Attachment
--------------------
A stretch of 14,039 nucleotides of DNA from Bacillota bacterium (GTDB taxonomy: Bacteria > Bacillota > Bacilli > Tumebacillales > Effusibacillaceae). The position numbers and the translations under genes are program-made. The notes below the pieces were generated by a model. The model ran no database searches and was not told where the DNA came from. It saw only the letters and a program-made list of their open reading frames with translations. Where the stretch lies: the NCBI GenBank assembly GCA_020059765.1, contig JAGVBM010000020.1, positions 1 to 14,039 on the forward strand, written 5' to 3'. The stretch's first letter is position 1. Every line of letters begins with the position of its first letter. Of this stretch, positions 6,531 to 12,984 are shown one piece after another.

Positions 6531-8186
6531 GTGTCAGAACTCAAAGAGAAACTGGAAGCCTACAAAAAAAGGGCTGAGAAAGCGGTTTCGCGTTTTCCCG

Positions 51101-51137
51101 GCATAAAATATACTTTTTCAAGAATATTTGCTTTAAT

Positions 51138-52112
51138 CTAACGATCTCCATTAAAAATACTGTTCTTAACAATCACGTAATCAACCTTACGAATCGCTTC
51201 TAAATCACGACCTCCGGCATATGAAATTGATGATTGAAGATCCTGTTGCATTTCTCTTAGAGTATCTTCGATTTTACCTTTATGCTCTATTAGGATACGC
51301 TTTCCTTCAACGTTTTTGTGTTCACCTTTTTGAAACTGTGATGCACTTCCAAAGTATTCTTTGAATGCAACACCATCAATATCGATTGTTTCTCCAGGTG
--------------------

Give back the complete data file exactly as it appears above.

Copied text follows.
A stretch of 14,039 nucleotides of DNA from Bacillota bacterium (GTDB taxonomy: Bacteria > Bacillota > Bacilli > Tumebacillales > Effusibacillaceae). The position numbers and the translations under genes are program-made. The notes below the pieces were generated by a model. The model ran no database searches and was not told where the DNA came from. It saw only the letters and a program-made list of their open reading frames with translations. Where the stretch lies: the NCBI GenBank assembly GCA_020059765.1, contig JAGVBM010000020.1, positions 1 to 14,039 on the forward strand, written 5' to 3'. The stretch's first letter is position 1. Every line of letters begins with the position of its first letter. Of this stretch, positions 6,531 to 12,984 are shown one piece after another.

Positions 6531-8186
6531 GTGTCAGAACTCAAAGAGAAACTGGAAGCCTACAAAAAAAGGGCTGAGAAAGCGGTTTCGCGTTTTCCCG

Positions 51101-51137
51101 GCATAAAATATACTTTTTCAAGAATATTTGCTTTAAT

Positions 51138-52112
51138 CTAACGATCTCCATTAAAAATACTGTTCTTAACAATCACGTAATCAACCTTACGAATCGCTTC
51201 TAAATCACGACCTCCGGCATATGAAATTGATGATTGAAGATCCTGTTGCATTTCTCTTAGAGTATCTTCGATTTTACCTTTATGCTCTATTAGGATACGC
51301 TTTCCTTCAACGTTTTTGTGTTCACCTTTTTGAAACTGTGATGCACTTCCAAAGTATTCTTTGAATGCAACACCATCAATATCGATTGTTTCTCCAGGTG